Lightweight and compact are not adjectives usually associated with A-class motorhomes from a premium German manufacturer. These Hymer Exsis-i models are definitely lightweight and most are compact, too. The Exsis-i was – and still is – a game changer. However, it shouldn’t be confused with the earlier, largely unloved and short-lived, Exsis (no ‘i’) or the more recent Exsis-t, which is a range of low-profile overcab coachbuilts, much like the old Hymer Tramp range.
Instead of trying to save weight on the existing B-class models (still an A-class in type), the Hymer designers chose to start with the metaphorical ‘clean sheet of paper’. The resulting single model was so well received that in under 18 months the range grew to seven models.
All were based on the Ford Transit, with a 2.2-litre Duratorq turbo-diesel engine driving the front wheels through a manual gearbox. By then the controversial Durashift automated transmission had been quietly dropped, so there was no automatic option for purchasers.
Then trouble struck in the form of Ford running out the Mark 7 Transit range before the next incarnation was ready. Rather than wait for the Mark 8 ‘global’ Transit to appear, Hymer switched Exsis-i production to the Fiat Ducato Al-Ko Kober combo – without doubt, highly competent underpinnings and, with automatic transmission available, it was very well received by most buyers.
However, devotees of the Transit were left wondering whether a return to Ford’s finest might be in the offing! From the point of view of consumer choice it will be a pity if it isn’t. The most important design brief for the Exsis-i was to provide all the luxury of Hymer’s established ranges but at a weight that was well under 3500kg, so that all could be used without having to pare down luggage and/or leave Uncle Sid or whoever at home. Hymer succeeded and set the benchmark for quality lightweight A-class integral motorhome construction.
To give a flavour of its commitment to building in quality and choice to this range, there have always been at least two options of furniture finish and style, plus a mind-blowing 12 soft furnishings choices.
What to look out for
First of all, when it comes to test driving a used Hymer Exsis-i, here are the pros and cons of each base vehicle. If your Exsis-i is built on a Ford Transit, you’ll find that the ride will be more compliant than on Fiat underpinned examples. Although if you experience excessive roll on corners this suggests a worn suspension. The Transit’s Duratorq engine is good, but has more of a bark to it than most. However, it should idle sweetly; if not it’s probably a gummed-up EGR valve. Listen closely for a clatter coming from the engine after you switch it off, since this is indicative of the dual mass flywheel failing. It needs to be replaced, otherwise it will accelerate engine wear.
If you are test driving a Fiat Ducato-based Hymer Exsis-i, check for juddering when reversing up an incline on pre-2009 models. This well known fault isn’t as widespread as was first predicted and a programme of recalls were undertaken by Fiat to ameliorate the problem. That said, a surprising number were never returned to the main Fiat agent for the free work.
Turning your attention to the conversion work, make sure you check the operation of fittings such as blinds and flyscreens, seat-to-bed conversion and so on. Hymer’s body integrity warranty requires regular inspection by approved workshops; make sure there is proof this has been carried out.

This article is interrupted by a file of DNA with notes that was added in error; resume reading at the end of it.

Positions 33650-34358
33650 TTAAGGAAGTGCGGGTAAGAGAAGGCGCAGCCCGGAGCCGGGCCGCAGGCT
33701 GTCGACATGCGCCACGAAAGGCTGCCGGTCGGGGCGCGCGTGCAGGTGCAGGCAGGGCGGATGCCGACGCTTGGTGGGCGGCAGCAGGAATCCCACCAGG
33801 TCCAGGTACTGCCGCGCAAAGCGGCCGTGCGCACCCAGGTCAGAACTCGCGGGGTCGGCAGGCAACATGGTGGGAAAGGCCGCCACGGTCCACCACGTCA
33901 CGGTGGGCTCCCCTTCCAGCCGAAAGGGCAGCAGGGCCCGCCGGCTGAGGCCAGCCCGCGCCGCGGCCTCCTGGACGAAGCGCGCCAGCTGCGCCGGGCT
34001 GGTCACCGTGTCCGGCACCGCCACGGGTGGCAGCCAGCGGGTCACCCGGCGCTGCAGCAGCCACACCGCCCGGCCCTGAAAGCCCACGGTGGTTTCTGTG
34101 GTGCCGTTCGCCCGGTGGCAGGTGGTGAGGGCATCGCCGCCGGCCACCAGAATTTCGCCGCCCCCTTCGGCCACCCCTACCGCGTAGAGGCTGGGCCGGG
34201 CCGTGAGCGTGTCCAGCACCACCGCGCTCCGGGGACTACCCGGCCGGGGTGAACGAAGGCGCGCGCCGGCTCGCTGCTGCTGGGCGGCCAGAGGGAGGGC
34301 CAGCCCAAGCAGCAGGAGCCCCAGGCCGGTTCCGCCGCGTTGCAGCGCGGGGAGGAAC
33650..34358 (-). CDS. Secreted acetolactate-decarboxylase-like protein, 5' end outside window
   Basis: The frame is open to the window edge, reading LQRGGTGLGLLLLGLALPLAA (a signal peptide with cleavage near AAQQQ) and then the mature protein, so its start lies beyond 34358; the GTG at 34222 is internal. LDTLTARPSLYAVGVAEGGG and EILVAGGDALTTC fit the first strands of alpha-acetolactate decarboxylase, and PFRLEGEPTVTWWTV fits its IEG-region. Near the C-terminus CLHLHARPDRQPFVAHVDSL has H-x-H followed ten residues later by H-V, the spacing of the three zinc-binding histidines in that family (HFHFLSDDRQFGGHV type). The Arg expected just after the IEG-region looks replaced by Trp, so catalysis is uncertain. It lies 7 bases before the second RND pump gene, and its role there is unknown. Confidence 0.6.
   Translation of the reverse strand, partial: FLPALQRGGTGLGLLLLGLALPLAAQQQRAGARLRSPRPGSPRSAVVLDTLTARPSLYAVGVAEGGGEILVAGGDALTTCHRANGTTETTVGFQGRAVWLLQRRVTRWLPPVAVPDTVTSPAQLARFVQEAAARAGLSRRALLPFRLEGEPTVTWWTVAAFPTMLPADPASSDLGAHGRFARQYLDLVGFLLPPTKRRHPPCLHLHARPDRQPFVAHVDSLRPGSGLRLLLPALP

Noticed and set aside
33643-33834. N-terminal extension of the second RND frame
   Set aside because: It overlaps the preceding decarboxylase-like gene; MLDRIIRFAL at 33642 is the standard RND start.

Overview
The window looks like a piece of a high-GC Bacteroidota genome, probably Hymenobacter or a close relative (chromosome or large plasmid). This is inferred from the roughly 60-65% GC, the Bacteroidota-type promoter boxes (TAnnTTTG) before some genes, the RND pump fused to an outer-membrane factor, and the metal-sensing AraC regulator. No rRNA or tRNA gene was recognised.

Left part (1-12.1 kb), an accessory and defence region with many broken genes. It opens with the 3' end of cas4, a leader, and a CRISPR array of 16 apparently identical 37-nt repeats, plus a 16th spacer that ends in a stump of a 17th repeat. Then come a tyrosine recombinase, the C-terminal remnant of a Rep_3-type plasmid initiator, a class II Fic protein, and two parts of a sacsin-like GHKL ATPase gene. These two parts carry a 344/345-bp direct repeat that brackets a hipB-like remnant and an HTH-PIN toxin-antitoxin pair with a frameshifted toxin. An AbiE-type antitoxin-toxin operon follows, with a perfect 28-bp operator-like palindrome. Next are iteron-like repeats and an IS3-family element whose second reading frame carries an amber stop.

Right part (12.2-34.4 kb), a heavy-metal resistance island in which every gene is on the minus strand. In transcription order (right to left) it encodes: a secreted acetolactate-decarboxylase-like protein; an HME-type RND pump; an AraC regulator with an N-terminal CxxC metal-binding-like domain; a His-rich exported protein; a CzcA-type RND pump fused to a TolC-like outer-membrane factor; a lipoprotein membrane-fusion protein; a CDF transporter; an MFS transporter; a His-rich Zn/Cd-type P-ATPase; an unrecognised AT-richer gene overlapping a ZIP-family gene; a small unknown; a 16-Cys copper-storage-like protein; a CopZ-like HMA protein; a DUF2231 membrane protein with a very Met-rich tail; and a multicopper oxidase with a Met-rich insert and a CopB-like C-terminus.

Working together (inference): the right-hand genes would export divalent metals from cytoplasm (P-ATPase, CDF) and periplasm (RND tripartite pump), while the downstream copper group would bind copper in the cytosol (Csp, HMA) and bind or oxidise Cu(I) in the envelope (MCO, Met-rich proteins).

Likes and dislikes
So, to sum it up, what are our likes and dislikes for the Hymer Exsis-i built from 2007 to the present day? Well, we really like that it is a proper Hymer A-class, yet it is well under 3500kg. We also like the classic design cues.We think that the Excis-i models built on the Ford Transit are a good bet for extended ownership (the spares back up for older Transit models is brilliant). Finally, we like the fact that it will have only minimal depreciation.
On the other hand, we dislike the fact that the conversion not handed for the UK, so the cab door is on UK nearside.
The Hymer Exsis-i models were built on two base vehicles, the Ford Transit and Fiat Ducato Al-Ko. They were built from 2009 to the present in Bad Waldsee, Germany. These are A-class (integral) coachbuilt motorhomes, ranging in overall length from 5.71m to 7.2m (18ft 8.75in to 23ft 7.5in).
Several models are available, all with drop-down overcab beds, and where there are rear double beds, these are high-level and transverse, unless otherwise stated.
- The Exsis-i 482 also has a dinette double bed and is based on a 5.71m Ford Transit.
- The Exsis-i 512 has a dinette double and a rear double bed and is based on a 6.14m Ford Transit.
- The Exsis-i 522 has a rear double bed and is based on a 6.14m Ford Transit. The Exsis-I 504 offers a rear double bed and is built on a 6.20m Fiat Ducato Al-Ko chassis.
- The Exsis-i 562 comes with a dinette double bed and twin singles in the rear, and is built on a 6.73m Ford Transit.
- the Exsis-I 572 offers rear single beds and is built on a 6.73m Ford Transit.
- The Exsis-I 578 also offers rear single beds and is built on a 6.75m Fiat Ducato Al-Ko chassis.
- The Exsis-I 644 has a dinette double bed and a rear double bed and is built on a 6.85m Fiat Al-Ko.
- The Exsis-I 698 offers a rear island double bed and is built on a 7.20m Fiat Al-Ko.
Which would we choose? A Hymer Exsis-i 482 with full-height, walk-in garage is a corker, on the Ford and only 5.71m long.
So, how much should you pay for a used Hymer Exsis? In the UK expect to pay £40,000-£45,000 for a right-hand-drive Ford example, more for a (newer) Fiat one.
Left-hand-drive ones are more plentiful and cheaper in mainland Europe. For instance, Campirama in Holland has an ‘as-new’ left-hand-drive 2015 Hymer Exsis-i 614 for sale at €66,900 (£50,800).
The Exsis-i was – and still is – a game changer